आदमी की दर्दभरी गहरी पुकार सुन
जो दौड़ पड़ता है आदमी है वह भी,
जैसे तुम भी आदमी, वैसे मैं भी आदमी।
Listening to the intense anguished cry of a human being
One who rushes is a human too
You are a human being and I too am a human being.
This is Muktibodh. Humanness, according to the poet, is the ability to respond to the call of another human being. There has been an unending debate about Muktibodh’s quest for an authentic self. But most of all, Muktibodh is a poet of yearning for a human touch and for solidarities. A poet whose verse addresses a sahchar mitra – a co-travelling friend. Constant movement, to be able to be everywhere, to be a letter to be dropped in the torn pocket of a stranger: all this is Muktibodh, a ceaseless pilgrim.
A couple of years ago, Javed Khan, my young friend from Ambikapur informed me that he and his friends had decided to take a truckload of clothing and other relief material to Kerala when it was ravaged by floods. His bulk purchase aroused curiosity. When he told people the purpose of his mission, they advised him not to waste energy on “those people.” Those people: Christians and Muslims.
When help was pouring in from all corners of the world for the people of Kerala, some people and organisations were busy dissuading people from extending their hand to those who were not “one of us”.
Javed Khan was dismayed by this open display of hate and heartlessness by his people. People who wanted Muslims and Christians to die because they were a cursed people.
This incident came to my mind when I learnt that the farmers protesting against the new farm laws on Sunday asked students of Jamia Millia Islamia to leave their protest site. AsThe New Indian Express reported: “Farmers protesting against the Centre’s new agri laws refused to allow a group of Jamia Millia Islamia students to join their agitation at the UP Gate (Ghaziabad)-Ghazipur (Delhi) border…. The group of six students, including girls, had arrived there to render support to the farmers by singing and playing ‘dafli’ (tambourine)….”
The farmers are reported to have said that they would not allow nation breakers to corrupt their movement.
Another incident stands in sharp contrast. On December 10, Human Rights Day, some farmers protesting on the Tikri border had held up posters of the young student activists, academics and human rights workers who have been jailed by this regime and demanded their release. This demonstration of solidarity towards those wedded to the idea of liberty for all, especially the dispossessed and the weak, warmed our hearts. But there were others who pounced on this gesture.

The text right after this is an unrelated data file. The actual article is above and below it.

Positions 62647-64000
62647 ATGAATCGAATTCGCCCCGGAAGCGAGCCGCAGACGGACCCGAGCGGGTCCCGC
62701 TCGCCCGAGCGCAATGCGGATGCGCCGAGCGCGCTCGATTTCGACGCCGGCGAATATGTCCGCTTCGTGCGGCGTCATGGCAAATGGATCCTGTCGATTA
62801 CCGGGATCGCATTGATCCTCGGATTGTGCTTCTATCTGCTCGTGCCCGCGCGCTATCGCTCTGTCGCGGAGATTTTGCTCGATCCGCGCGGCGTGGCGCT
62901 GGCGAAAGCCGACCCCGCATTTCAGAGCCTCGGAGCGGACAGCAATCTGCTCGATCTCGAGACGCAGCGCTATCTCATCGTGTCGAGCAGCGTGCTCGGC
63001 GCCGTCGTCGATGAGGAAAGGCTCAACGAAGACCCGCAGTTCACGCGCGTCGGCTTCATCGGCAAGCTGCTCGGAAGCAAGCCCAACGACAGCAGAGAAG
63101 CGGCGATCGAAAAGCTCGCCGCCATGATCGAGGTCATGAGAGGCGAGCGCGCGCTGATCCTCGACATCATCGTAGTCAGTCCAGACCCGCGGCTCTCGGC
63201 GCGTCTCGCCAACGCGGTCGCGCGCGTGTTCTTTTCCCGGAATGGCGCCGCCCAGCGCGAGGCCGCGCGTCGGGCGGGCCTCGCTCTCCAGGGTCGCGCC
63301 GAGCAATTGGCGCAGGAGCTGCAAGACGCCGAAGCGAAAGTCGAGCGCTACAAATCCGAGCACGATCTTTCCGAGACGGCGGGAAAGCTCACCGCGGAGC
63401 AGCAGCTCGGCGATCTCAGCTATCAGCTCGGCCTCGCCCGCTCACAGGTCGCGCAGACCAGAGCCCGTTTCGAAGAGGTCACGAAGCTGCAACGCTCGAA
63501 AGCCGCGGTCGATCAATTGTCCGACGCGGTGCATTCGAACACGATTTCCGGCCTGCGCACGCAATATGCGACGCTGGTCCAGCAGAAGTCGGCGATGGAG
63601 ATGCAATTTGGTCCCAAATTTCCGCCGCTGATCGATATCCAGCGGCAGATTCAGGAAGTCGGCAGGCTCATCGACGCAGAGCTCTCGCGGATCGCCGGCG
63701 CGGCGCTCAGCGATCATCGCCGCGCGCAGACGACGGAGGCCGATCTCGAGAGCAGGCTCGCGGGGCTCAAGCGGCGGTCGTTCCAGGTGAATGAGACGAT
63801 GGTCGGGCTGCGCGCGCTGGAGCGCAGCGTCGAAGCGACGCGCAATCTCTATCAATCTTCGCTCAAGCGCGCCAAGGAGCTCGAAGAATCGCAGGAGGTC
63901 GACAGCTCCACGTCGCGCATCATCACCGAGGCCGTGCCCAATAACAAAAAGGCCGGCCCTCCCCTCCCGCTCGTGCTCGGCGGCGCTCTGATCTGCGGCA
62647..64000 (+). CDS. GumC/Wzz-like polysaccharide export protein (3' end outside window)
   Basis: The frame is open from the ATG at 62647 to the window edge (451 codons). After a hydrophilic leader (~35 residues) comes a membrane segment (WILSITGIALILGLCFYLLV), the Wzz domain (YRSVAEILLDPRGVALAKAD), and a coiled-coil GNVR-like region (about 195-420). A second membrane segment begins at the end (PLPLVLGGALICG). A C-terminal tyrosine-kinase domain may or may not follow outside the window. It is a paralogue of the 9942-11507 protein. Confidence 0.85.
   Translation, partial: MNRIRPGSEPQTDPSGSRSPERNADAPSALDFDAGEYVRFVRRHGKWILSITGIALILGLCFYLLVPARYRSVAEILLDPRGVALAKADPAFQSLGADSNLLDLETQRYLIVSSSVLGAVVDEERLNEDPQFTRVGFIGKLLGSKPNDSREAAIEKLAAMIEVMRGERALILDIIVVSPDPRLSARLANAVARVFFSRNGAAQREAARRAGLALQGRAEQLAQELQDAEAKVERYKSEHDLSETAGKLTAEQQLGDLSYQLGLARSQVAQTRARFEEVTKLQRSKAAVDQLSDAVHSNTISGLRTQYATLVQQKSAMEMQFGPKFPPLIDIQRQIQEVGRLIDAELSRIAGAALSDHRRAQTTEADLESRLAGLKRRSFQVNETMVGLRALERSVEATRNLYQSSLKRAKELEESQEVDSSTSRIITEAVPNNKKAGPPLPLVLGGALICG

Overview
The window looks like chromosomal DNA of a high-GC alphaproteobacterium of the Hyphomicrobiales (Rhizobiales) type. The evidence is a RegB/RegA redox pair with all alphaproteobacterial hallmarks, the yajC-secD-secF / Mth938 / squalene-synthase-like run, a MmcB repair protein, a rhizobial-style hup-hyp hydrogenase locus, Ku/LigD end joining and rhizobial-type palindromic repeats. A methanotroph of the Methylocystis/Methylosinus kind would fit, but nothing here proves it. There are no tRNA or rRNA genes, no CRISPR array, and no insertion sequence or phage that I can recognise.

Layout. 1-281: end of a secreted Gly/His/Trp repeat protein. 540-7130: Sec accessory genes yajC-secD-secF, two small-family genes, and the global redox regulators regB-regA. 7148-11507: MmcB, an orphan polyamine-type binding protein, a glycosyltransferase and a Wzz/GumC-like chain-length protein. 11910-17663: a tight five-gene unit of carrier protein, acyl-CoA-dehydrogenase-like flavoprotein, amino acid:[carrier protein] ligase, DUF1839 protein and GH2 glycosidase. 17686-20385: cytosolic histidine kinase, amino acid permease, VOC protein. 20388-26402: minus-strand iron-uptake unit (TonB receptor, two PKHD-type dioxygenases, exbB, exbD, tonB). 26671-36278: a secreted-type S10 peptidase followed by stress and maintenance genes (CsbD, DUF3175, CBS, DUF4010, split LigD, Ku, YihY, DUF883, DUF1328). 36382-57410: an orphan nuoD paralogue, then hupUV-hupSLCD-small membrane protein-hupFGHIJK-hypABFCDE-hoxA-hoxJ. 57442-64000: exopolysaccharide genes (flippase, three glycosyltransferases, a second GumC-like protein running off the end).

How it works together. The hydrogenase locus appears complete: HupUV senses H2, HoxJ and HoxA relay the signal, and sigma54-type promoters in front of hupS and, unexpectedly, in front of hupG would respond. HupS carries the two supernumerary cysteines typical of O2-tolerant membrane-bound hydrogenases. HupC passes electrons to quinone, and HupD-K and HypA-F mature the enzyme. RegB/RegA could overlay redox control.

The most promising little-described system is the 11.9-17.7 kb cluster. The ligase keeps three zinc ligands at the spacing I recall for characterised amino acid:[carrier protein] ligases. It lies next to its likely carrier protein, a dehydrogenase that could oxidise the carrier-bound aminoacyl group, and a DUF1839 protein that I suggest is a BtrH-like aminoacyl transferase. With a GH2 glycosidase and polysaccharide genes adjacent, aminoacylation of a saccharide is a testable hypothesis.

What were posters of Umar Khalid, Sharjeel Imam, Devangana Kalita , Natasha Narwal or Mahesh Rawat, Anand Teltumbde, Stan Swamy doing in a farmers’ protest? Are they farmers? If not, why should farmers speak for them? This implies that the people who were demanding release the release of these non-farmers were themselves not farmers. Which, in turn, suggested that the entire protest itself was not genuine at all.
Ironically, this show of solidarity by people suffering the atrocities of the state was received with caution even by those who are friends and family members of the jailed activists.They said that while it was very heartening for them, they feared that this bold assertion of solidarity would be misrepresented: it would divert attention from the main demands of the farmers’ movement. It would be better for the farmers not to make it one of their main demands.
Many farmer groups quickly distanced themselves from this act of the Bhartiya Kisan Union (Ugrahan). Such acts would sully the agitation, they felt.
Academic Nandini Sunder has brilliantly demolished the argument that the farmers should not have spoken for the activists even if they were not tillers of the soil themselves. She explained that human rights workers like Mahesh Raut or Stan Swamy were greatly involved with the lives of the farmers. Raut, one of the youngest of those arrested in the Bhima Koregaon case, is a graduate of the Tata Institute of Social Sciences and was a Prime Minister’s Rural Development Fellow in Gadchiroli in Maharashtra. He was also helping the farmers of Surjagadh fight against corporate mining firms that are taking over their sacred spaces.
How often is it that 300 gram sabhas pass a resolution in favour of someone who has no connection to villages or farmers?